What a horrible week it’s been, with the awful news about the seige in Sydney. It’s really knocked everyone around – even as far away as here in Melbourne. It’s been hard to feel merry and bright for Christmas, but we’re trying!
No big pine Christmas tree this year
I thought it was time to get into the Christmas spirit, but this year I decided we wouldn’t have a big, cut pine Christmas tree. I’m the only one here who enjoys them, and I’m also the only one who decorates them and cleans up the pine needles that fall all over the floor. I wish I had one of those families who gather to decorate the tree, but sadly, mine couldn’t care less.
Instead, having been inspired by Veganopoulous’s autumn mantlepiece earlier this year, I decided to make a mantlepiece decoration – a kind of Christmas alter, if you will.
I’m under no illusions that my Christmas mantlepiece, or my photography, are as gorgeous as Veganopoulous’s, but the mantlepiece makes me happy…and it doesn’t drop pine needles on the floor.
I picked up all new decorations this year, and my favourite is this one that says ‘Hope’. It stood out because all the others said things like ‘Love’, ‘Joy’, ‘Ho ho ho!’, but ‘Hope’ seemed a bit more like what we all need at the moment. This one seems appropriate for this sad time of year – because of the siege, and our asylum seekers, and also because of the huge numbers of turkeys and pigs and prawns that people are going to gorge on this Christmas. It reminds me that things might be better in the future.
I was thinking about this tonight when I was watching the latest episode of Our Hen House TV, and coincidentally, Jasmin and Mariann were discussing – hope!
They were talking about what gives them hope and what they hope for in the future. It’s worth a look, especially for the 14 ways the animal rights movement has made progress this year. (It had a catchier name, but I can’t remember it exactly.)
A glorious wedding
Anyway, enough of that misery and gloom. I’d like to tell you about something else that gave me hope – my friend’s beautiful, bring-a-plate, picnic in the park wedding last weekend.
It was a glorious, warm sunny day, the park was decorated by her friends, there was a flashmob gospel choir performance during the ceremony (!), and a singalong with a ukelele. I can’t think of anything else you’d need for a successful wedding! Her gorgeous new husband said that all the women in our colourful summer dresses “looked like butterflies”. Awww, what’s not to love about him?
So it was a bring-a-plate event, which was lovely, but as a vegan, I never quite know what to bring. I feel like I have to find the balance between showing people how delicious vegan food can be, and not scaring them away with unfamiliar ingredients that make them eye it suspiciously and “leave the vegan food for the vegans”.
I think it was Colleen Patrick-Goudreau who advised that, when cooking for non-vegans, think “salt, fat and sugar”. Well, whoever it was, it’s good advice.
I was having trouble figuring out what to make, so I justified buying two new cookbooks to help me through all the upcoming bring-a-plate events.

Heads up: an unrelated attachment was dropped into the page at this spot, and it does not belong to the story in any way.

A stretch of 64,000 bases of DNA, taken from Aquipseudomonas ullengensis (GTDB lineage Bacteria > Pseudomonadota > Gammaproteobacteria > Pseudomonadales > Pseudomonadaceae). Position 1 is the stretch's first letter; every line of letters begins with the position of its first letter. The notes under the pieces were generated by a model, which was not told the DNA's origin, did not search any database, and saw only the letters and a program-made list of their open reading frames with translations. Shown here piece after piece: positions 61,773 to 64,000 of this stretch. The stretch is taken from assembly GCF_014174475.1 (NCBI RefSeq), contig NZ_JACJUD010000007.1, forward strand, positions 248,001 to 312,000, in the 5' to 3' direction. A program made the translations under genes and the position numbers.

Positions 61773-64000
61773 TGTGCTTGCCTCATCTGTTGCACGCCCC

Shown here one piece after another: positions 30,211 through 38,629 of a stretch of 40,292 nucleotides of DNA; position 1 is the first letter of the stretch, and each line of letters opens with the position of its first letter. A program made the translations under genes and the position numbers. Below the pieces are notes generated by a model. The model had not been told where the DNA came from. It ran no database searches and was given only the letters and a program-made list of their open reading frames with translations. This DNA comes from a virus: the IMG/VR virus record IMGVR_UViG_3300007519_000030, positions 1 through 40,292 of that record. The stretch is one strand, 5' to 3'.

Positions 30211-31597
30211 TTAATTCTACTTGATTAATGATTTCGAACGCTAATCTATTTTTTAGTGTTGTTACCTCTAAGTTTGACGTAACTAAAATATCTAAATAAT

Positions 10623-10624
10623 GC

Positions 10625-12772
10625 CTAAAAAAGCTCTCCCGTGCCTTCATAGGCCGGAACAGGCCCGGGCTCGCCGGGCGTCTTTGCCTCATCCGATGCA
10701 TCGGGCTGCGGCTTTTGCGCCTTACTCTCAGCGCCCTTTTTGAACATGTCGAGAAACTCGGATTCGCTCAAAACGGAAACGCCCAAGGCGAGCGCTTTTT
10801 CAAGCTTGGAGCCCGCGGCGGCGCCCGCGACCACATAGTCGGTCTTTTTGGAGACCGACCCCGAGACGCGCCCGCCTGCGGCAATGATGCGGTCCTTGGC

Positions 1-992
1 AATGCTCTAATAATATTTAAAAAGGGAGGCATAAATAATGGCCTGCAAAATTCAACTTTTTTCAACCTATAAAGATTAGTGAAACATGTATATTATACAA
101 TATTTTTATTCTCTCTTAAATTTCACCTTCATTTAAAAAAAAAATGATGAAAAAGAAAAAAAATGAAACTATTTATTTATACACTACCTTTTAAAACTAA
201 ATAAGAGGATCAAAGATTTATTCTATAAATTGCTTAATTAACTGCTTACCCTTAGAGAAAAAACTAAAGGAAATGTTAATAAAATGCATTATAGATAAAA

I finally narrowed it down to 2 dishes: Pissaladierre from Wrapped In Pastry, and Brownie Nut Butter Cups from Vegan Finger Foods.
Brownie Nut Butter Cups
These were soft, sweet, chocolatey brownie cups, filled with sweet, fluffy peanut butter fondant, and topped with dark chocolate shavings.
Unfortunately, I didn’t get a photo of the brownie cups because I was really busy and they went fast! My lovely daughter H made these for me because she’s the best baker in our house. She tweaked the peanut butter filling so that it was “sweeter and less healthy”. They were really popular with vegans and non-vegans (I didn’t tell them there was tofu in the brownie cups. Shhh!). People were even going back for seconds and thirds while they lasted!
The pissaladierre recipe I used was just inspired by Leigh Drew’s recipe. It was very simple to make because I took a few short cuts…which I regret.
- I took the option of using frozen pastry (this worked well)
- I used roasted capsicum instead of sundried tomatoes. They were easy to slice and I didn’t have to marinate them to get them soft. They actually worked quite well.
- Here was the mistake: I bought (rather than made) the onion confit. I just happened to see it in Leo’s, and I thought I’d try it because I was really rushed. This made the preparation very quick, but was probably not wise. I realised too late that it was a lot sweeter than the onion confit from the recipe, and as I didn’t have the anchovies to balance that, I ended up having to grind some Himalayan pink salt over the top of them.
Don’t get me wrong – these weren’t bad, they just weren’t as good as they could have been. Next time I make them (and I will) I’ll follow Leigh’s recipe properly, so the onions aren’t overly sweet. And I bet they’ll be even better.
I have at least 3 more ‘bring-a-plates’ before Christmas day, so I’d better get back to digging through those books for more salt, sugar and fat and see if I can tempt those omnis to try more of my food. I can only hope!